Ragia and Samira
My group and I had the good fortune to take a class
with Raqia Hassan during my last tour to Egypt
in March 2006. Like most things in Egypt, we weren’t sure it was
going to happen. I called Raqia before leaving the United States
and she said she would be out of town during most of our stay, but
would return two days before we left and that we could see her then.
On the appointed day, I called and was told that Raqia would not
be returning after all. I called the next day to see if we could
study with Raqia’s assistant instead and Raqia answered the phone!
We had plans to do a Nile dinner cruise so the only time to squeeze
in a class would be afterward. Dressed in our evening finery, we
arrived at 10:30 p.m. on the evening before our return to the United
States ready to dance.
is a generous teacher. She kept her eye on all of us, gently correcting
as we went along. She explained in clear English why she wanted
things a particular way. In each correction, there was a subtle
emotional or energetic difference that demonstrated the difference
between the “wrong” way and Raqia's way. Each time the subtle
emotional or energetic difference was done either in the “wrong”
way or her way.
explanation brought the class closer to understanding the essence
of Egyptian style.
One of the
most valuable things I took away from Raqia’s class was the practice
of “becoming” during rehearsal. Whenever the music started, Raqia
went from being the teacher to being the teacher/performer. Any
time she moved, she moved as if her whole being were on stage.
Her performing persona was always visible yet she never took her
eyes off us. Seeing that made me want to follow with the heart,
not just the body.
the class fun, warm, and entertaining. We all enjoyed her so much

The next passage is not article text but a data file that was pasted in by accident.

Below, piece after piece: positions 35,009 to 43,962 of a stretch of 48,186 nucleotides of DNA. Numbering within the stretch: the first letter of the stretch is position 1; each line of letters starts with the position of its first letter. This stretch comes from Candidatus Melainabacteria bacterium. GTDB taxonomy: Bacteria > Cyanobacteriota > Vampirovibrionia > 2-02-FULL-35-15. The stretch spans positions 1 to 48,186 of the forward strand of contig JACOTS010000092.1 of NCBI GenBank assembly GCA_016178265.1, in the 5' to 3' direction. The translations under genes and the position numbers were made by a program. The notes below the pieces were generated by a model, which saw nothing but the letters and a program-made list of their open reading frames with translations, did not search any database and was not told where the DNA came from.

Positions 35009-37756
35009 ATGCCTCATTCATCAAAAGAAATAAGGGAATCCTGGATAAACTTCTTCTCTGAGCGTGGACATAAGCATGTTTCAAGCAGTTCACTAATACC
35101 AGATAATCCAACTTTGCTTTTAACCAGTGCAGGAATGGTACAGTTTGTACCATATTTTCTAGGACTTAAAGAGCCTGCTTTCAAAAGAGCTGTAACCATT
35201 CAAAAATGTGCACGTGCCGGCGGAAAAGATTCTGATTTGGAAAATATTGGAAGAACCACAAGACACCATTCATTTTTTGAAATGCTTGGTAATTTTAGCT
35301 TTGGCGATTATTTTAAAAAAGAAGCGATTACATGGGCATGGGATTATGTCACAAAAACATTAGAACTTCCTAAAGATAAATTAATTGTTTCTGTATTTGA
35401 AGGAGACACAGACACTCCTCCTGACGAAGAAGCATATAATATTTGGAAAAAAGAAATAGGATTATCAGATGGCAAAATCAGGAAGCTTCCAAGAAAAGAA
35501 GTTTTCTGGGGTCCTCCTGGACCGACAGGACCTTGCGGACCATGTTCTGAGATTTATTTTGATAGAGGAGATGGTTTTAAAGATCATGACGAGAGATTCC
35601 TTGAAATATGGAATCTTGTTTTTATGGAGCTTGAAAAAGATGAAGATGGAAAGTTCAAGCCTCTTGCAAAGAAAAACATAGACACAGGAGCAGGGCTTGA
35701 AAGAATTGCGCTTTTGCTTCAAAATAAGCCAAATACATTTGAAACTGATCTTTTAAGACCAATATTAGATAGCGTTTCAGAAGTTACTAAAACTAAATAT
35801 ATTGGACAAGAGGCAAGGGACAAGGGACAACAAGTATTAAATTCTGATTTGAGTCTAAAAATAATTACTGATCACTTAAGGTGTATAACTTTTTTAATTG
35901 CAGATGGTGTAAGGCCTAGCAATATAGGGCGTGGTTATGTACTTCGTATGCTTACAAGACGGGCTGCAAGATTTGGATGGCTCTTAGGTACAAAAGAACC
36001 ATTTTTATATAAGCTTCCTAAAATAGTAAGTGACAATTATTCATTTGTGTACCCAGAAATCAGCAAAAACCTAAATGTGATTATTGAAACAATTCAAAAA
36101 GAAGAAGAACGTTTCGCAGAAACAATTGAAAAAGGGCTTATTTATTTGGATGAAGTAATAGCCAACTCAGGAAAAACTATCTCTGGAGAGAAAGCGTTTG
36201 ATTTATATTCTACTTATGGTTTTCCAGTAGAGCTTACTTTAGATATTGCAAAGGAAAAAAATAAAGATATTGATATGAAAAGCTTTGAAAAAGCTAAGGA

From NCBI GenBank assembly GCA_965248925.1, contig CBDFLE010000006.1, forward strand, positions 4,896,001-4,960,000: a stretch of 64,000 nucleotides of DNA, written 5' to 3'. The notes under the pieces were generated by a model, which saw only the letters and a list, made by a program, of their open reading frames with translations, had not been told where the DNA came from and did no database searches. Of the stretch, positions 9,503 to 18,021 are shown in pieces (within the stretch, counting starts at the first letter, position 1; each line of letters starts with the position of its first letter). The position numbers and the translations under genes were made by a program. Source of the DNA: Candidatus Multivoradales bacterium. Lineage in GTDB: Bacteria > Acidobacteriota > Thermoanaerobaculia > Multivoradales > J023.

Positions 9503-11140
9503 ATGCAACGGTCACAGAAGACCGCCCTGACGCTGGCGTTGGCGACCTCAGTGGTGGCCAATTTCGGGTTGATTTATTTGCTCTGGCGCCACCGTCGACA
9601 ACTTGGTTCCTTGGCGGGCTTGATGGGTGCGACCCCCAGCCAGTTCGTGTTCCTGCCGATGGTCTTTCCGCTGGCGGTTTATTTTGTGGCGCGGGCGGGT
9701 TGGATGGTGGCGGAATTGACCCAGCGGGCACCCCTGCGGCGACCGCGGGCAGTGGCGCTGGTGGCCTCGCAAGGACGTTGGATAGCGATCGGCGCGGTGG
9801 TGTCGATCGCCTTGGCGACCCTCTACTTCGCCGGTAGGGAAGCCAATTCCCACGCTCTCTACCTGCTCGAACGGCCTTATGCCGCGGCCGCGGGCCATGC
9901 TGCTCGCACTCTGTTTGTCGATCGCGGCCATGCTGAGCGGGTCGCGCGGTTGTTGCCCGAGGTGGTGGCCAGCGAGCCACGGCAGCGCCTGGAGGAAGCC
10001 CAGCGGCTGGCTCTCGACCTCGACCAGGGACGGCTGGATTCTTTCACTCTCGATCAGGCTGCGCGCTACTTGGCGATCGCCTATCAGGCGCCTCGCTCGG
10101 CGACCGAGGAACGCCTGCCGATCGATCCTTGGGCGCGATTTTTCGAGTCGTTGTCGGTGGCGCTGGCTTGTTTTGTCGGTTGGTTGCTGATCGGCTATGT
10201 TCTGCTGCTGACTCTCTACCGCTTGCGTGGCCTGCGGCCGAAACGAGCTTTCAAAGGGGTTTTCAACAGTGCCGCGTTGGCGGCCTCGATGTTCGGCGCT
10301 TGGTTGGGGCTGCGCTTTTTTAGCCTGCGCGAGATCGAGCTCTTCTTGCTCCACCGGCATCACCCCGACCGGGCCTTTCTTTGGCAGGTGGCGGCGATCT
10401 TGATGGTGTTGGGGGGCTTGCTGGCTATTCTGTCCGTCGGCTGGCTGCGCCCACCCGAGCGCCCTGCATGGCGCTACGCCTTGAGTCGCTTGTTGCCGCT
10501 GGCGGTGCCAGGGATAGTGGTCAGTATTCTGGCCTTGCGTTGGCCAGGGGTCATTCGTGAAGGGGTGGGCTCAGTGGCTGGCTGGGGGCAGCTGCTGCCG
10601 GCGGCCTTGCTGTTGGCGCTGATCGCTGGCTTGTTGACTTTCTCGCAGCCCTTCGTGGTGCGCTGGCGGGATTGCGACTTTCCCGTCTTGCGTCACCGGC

that we bought a stack of her instructional DVDs and music. We
wanted to take her back with us to the USA in whatever small way
I have been
dancing for ten years and this was my first time seeing Raqia.
I have been to Egypt many times and Raqia has been to the USA.
was always a reason to put off a class. I deeply regret the
time wasted in not seeing her before now.
of you who have not yet seen Raqia, put it on your list of things
to do NOW. Do not wait as I did. (And video study doesn’t count.
I have had her videos for years, and it is not the same thing.)
Her teaching style is easy to understand. Her material is different
from others’. It's emotional, passionate, connected to the music
and the culture which gives Americans an opportunity to feel and
express the dance through an Egyptian perspective. Raqia is
accessible. You feel as if you have made a friend when you are
with her. I highly recommend studying with Raqia.
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Check the "Letters to the Editor"
for other possible viewpoints!
Cairo '05, How to Eat,
Drink, Sleep, and Breathe Raqs Sharqi, Part 4of 4 The End
of the Trip by Andrea
were hooted and hollered at countless times, passed an angry bunch
of men arguing about Allah-knows-what, women with large bundles
balanced on their heads, people in the stores and on the street
trying to sell us stuff, but we were safe!
The Queen of Raks Sharqi
Competition Ahlan Cairo Nights Dallas, Texas August 4, 2005
by Catherine Barros
review and report from and observer's point of view!
Response by Dee Dee Asad
visited her in the Masr el Dawly Hospital, near where Raqia lives
in el Dokki, the next week. Raqia was unable to travel to Sweden
Photos from Bellydance Superstars
Audition in San Rafael, CA, Feb 2006 by GS staff
lighting conditions! Though, we did managed to get a few.
2005 Folktours Middle Eastern Music & Dance Camp Pennsylvania,
by Zarqaa, Photos by Sarah Skinner and Carl Miller.
around and delight in the glory of the dancers and musicians.